RBI Policy: As inflation fears continue, MPC keeps repo rate unchanged yet again

As expected, the Monetary Policy Committee (MPC), the interest rate-setting body in India, left the repo rate unchanged on August 10, citing a lingering threat of inflation in the economy. Asia’s third largest.
The decision comes after a recent spike in inflation due to soaring food prices. A basis point is a hundredth of a percentage point. The MPC kept the repo rate, or the rate at which the central bank lends banks short-term loans, at 6.5%.
Monetary policy language has suggested that the RBI is clearly in wait-and-see mode as inflation fears continue to pervade the economy despite a decline in recent months. Since May 2022, the RBI has raised rates by 250 basis points as part of its fight against inflation. The country’s retail price inflation accelerated to 4.81% in June from 4.31% in May, as vegetable prices were higher and the favorable base effect disappeared.
Announcing the decision on Thursday, Reserve Bank of India (RBI) Governor Shaktikanta Das reiterated his caution on inflation. Despite the jump in June inflation numbers, looking at the broader trend over the past four months, inflation remains well below the 6% mark. In May, CPI inflation was 4.25%, down from 4.5% in April and 5.66% in March. However, economists did think that despite the fall in inflation, the MPC could continue with a cautious approach and keep rates steady during the August monetary policy review cycle, which is exactly what it is. that the MPC did on Thursday.
In the previous policy, the interest rate setting committee made it clear that the next target is to bring it closer to the medium-term target of 4%, which is still far from achieved. In addition, there are lingering risks of high inflation, which could affect food prices, such as El Nino and the possibility of an erratic monsoon distribution. A closer look at the June figures shows that food prices are playing a role once again, with the consumer food price index CPI up 2.5% month-on-month.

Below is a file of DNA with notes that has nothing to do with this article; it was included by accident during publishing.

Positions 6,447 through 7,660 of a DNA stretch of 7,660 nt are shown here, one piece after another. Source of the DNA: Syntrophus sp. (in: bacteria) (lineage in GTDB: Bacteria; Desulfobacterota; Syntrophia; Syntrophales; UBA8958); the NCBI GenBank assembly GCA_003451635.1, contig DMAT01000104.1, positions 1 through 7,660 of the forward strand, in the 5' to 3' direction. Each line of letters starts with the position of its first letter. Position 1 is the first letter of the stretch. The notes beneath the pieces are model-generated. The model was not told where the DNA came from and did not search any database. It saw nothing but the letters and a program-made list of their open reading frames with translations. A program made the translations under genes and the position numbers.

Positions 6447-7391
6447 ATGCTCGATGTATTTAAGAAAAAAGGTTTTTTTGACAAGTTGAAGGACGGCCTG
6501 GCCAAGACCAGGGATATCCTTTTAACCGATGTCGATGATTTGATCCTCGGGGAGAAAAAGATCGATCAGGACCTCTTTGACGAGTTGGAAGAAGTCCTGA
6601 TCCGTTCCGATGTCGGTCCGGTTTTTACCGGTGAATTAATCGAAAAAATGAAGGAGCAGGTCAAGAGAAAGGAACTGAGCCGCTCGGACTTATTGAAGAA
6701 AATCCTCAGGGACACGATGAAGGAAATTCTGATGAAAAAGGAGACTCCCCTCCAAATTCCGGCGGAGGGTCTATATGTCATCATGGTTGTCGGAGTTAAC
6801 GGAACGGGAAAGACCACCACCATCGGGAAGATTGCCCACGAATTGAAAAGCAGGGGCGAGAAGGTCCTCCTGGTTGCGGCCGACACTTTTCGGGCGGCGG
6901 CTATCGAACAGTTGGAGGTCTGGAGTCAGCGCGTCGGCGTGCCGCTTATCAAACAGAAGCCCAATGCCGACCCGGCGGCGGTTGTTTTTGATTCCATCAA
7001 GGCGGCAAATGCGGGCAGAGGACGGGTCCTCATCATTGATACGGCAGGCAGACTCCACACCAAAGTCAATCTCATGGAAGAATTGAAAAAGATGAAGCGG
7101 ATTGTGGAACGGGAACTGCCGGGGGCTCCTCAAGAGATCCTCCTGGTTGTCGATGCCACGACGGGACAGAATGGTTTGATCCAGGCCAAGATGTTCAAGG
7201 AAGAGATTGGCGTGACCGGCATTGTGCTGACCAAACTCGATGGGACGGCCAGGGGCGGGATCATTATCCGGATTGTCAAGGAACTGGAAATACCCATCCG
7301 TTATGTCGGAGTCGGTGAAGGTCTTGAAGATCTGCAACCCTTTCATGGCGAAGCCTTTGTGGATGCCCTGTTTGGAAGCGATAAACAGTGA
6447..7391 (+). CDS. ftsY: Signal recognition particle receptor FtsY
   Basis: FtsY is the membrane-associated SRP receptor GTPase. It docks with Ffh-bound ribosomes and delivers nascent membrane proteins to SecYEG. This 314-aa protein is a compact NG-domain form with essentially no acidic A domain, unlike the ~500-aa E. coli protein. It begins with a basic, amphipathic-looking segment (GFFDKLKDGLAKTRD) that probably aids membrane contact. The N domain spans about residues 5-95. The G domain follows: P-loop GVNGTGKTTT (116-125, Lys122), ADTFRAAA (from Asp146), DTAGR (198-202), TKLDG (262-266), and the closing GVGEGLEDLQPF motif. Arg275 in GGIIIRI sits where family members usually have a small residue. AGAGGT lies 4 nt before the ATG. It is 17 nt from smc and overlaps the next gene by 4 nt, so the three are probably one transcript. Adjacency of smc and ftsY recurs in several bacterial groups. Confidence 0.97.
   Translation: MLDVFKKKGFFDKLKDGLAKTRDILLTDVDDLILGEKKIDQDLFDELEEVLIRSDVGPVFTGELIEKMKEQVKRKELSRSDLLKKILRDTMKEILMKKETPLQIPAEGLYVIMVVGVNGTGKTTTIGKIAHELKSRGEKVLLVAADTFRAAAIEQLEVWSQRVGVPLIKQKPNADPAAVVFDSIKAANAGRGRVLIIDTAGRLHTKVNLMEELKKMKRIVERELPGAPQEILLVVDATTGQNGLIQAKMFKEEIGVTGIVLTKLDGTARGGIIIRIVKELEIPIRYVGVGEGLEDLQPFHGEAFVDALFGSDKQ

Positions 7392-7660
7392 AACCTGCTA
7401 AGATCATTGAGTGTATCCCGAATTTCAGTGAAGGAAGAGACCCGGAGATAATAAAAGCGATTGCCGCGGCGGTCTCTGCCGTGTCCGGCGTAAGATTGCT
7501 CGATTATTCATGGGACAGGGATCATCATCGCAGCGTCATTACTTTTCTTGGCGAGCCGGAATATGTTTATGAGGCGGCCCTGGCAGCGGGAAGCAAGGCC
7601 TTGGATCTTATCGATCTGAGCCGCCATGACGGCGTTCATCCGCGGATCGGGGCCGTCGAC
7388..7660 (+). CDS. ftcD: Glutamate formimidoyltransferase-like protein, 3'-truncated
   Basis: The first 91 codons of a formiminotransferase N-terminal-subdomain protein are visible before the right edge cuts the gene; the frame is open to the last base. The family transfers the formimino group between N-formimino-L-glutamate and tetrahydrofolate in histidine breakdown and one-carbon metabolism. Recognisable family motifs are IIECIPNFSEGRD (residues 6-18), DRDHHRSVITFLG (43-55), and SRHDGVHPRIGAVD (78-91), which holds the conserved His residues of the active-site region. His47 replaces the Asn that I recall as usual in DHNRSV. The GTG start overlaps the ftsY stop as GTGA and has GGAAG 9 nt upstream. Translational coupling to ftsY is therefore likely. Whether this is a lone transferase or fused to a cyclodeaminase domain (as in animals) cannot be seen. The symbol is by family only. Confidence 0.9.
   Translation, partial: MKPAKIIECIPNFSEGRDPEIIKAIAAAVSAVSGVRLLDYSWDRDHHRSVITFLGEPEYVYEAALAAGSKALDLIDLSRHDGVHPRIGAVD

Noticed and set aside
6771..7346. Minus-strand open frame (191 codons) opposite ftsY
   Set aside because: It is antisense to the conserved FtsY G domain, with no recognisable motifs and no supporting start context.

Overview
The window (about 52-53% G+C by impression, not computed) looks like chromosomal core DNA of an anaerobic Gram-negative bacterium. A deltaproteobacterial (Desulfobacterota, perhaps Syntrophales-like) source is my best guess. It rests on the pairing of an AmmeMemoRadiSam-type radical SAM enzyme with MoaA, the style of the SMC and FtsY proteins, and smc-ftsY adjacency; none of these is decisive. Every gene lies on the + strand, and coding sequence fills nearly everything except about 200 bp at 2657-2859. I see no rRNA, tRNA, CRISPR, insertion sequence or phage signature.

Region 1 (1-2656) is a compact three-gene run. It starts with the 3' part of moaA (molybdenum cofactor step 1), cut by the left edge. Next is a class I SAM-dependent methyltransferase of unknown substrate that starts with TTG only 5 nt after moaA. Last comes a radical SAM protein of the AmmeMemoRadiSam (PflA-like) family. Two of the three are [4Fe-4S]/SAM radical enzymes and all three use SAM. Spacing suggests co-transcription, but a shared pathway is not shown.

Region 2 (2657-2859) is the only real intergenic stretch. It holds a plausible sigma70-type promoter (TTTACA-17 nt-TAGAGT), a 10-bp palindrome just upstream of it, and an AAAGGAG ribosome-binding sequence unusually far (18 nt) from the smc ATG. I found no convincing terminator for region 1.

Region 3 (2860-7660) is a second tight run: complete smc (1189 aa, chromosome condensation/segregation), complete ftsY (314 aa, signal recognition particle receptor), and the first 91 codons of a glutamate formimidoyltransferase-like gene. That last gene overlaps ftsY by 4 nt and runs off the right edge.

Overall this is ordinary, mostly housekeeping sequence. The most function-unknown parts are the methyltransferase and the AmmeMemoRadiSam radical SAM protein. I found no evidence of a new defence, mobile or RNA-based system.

Core inflation, or the non-food and non-oil portion of headline inflation, has remained steady, although it has dipped below 6% in recent months. Core inflation has remained between 5.5% (in June) and 6.1% (in March) over the past four months.
Earlier, a Reuters poll of economists had predicted the MPC would keep the base rate at 6.50% until the end of March 2024. A majority said interest rates would remain. It remained there until the first quarter of 2024, followed by a 50 basis point cut at the end of June, around the same time markets expected the US Federal Reserve to begin cutting interest rates.

In addition, another survey of economists by Reuters showed that retail price inflation in India is likely to accelerate to 6.40% in July as food prices soar, surpassing the highest in the range. Reserve Bank of India 2-6% tolerance for the first. Five months.

Food prices, which account for almost half of the inflation basket, have spiked over the past two months, largely due to erratic monsoon winds across the country, which pushed tomato prices at wholesale markets up more than 1,400% in three months. via.